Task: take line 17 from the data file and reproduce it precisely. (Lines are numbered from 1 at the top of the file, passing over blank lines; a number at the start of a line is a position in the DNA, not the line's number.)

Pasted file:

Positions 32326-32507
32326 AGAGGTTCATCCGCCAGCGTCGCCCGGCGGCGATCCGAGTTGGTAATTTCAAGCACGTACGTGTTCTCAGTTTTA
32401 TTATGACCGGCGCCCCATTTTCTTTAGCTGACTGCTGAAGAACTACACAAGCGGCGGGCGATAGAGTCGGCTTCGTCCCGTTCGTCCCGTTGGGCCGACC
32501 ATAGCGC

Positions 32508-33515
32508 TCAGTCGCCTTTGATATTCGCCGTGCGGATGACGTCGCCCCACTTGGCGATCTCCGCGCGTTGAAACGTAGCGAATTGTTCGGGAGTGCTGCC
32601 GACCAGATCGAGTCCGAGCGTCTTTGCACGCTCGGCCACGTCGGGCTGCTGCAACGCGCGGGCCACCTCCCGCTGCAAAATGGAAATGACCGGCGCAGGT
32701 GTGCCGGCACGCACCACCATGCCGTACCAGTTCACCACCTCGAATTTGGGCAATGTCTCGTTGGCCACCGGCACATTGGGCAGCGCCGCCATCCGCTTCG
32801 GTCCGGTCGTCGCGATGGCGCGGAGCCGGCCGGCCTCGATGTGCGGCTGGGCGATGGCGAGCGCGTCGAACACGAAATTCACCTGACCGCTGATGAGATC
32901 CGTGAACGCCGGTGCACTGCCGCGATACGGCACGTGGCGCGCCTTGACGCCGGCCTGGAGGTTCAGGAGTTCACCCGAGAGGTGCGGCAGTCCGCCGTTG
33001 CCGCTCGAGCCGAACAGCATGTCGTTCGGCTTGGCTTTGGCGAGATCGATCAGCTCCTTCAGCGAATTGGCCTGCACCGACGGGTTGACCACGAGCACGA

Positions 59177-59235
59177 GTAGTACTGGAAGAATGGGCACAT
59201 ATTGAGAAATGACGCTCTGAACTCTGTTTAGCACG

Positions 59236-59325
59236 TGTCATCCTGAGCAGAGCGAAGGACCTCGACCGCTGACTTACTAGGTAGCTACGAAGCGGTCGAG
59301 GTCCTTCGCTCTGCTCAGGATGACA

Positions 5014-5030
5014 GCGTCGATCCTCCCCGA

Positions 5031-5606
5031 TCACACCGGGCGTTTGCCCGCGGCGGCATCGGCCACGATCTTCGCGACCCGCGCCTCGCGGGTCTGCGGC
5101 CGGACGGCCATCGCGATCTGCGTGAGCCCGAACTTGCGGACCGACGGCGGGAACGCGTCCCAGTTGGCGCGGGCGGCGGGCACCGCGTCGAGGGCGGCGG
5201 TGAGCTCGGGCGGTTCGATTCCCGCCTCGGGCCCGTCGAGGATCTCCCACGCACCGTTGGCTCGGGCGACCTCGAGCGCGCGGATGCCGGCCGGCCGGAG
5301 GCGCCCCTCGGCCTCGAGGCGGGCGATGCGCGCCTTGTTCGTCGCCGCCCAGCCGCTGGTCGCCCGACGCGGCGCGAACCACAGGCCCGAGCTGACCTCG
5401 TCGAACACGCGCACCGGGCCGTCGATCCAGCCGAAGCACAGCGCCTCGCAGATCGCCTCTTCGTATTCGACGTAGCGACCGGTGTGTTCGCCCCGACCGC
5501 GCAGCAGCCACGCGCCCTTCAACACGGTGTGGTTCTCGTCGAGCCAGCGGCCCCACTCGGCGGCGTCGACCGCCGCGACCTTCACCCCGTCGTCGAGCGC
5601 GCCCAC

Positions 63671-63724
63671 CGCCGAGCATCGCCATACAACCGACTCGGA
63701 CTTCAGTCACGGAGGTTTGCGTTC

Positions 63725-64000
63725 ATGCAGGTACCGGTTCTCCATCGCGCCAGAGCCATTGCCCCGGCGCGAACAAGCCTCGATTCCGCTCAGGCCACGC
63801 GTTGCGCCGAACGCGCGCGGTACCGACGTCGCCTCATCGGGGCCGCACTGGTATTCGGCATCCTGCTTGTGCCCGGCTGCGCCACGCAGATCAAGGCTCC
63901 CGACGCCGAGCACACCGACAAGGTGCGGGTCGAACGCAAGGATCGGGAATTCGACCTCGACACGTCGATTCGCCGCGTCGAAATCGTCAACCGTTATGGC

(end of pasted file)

59301 GTCCTTCGCTCTGCTCAGGATGACA